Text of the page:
Philippine President Duterte Invited To Visit Russia By the Man He Calls His “Hero,” Russian President Vladimir Putin — Duterte slams western ‘hypocrisy’


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LIMA, Peru – President Rodrigo Duterte has been invited to visit Russia by no less than the man he calls his “hero,” Russian President Vladimir Putin.

Foreign Affairs Secretary Perfecto Yasay confirmed that Putin extended the invitation after the two heads of state held a bilateral meeting on the sidelines of the APEC Summit in Lima, Peru on Saturday (Sunday in Manila).

“Russian President Putin has formally extended an invitation for the President to go to Russia, which will be preceded by a trip that I will have to undertake there this December,” Yasay said.

The trip, Yasay believes, will herald Manila and Moscow’s entry into various agreements.

“I look forward for a more optimistic and closer and detailed discussions of the President with the head of state of Russia. And that will mark the beginning of our entering into various agreements to achieve our goals,” he said.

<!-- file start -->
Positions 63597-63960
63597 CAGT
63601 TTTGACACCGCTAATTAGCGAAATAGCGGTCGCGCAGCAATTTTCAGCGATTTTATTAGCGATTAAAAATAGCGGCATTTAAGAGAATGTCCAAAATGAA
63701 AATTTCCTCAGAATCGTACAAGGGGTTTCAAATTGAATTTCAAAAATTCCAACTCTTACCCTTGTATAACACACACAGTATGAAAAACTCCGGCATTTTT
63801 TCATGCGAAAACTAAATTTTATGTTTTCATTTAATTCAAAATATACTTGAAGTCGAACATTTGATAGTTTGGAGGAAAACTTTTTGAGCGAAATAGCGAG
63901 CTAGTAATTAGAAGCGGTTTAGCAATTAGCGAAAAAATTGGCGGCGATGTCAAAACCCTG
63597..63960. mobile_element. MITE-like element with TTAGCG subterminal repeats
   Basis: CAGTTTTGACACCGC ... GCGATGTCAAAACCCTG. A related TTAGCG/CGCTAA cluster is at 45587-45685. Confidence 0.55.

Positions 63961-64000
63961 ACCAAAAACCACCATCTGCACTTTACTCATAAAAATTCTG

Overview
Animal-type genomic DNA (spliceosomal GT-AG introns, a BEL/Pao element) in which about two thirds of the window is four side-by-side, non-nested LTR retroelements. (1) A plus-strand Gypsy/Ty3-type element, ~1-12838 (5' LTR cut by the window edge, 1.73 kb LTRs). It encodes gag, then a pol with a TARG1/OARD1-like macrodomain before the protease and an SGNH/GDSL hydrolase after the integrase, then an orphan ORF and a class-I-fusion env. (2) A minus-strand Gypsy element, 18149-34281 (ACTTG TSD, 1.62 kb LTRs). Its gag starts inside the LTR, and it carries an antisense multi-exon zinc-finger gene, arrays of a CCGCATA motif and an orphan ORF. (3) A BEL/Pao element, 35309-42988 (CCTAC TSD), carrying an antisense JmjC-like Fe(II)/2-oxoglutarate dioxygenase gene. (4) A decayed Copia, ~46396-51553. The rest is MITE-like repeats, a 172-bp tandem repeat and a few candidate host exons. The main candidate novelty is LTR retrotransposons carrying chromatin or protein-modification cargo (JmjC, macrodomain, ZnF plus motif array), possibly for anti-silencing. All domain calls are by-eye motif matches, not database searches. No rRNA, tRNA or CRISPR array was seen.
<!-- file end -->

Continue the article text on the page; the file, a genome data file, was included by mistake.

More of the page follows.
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TINGNAN: Unang pagtatagpo nina Russian Pres. Putin at Pangulong Duterte sa sidelines ng sa Peru | via @dzmmRP45

Duterte, in his 45-minute meeting with Putin, launched into a rant against Western powers and how they treat small countries like the Philippines.

“Of late, I see a lot of these Western nations bullying small nations. And not only that, they are into so much hypocrisy,” Duterte was quoted as saying by Agence France-Presse.

“And they seem to start a war but are afraid to go to war. That is what is wrong with America and the others. They’ve been waging wars in so many places — in Vietnam, in Afghanistan and in Iraq for one single reason that there was a weapon of mass destruction, and there was there was none.”

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To illustrate his point about bullying tactics, Duterte also said the unnamed foreign powers “forced the Philippines to contribute soldiers to its wars.”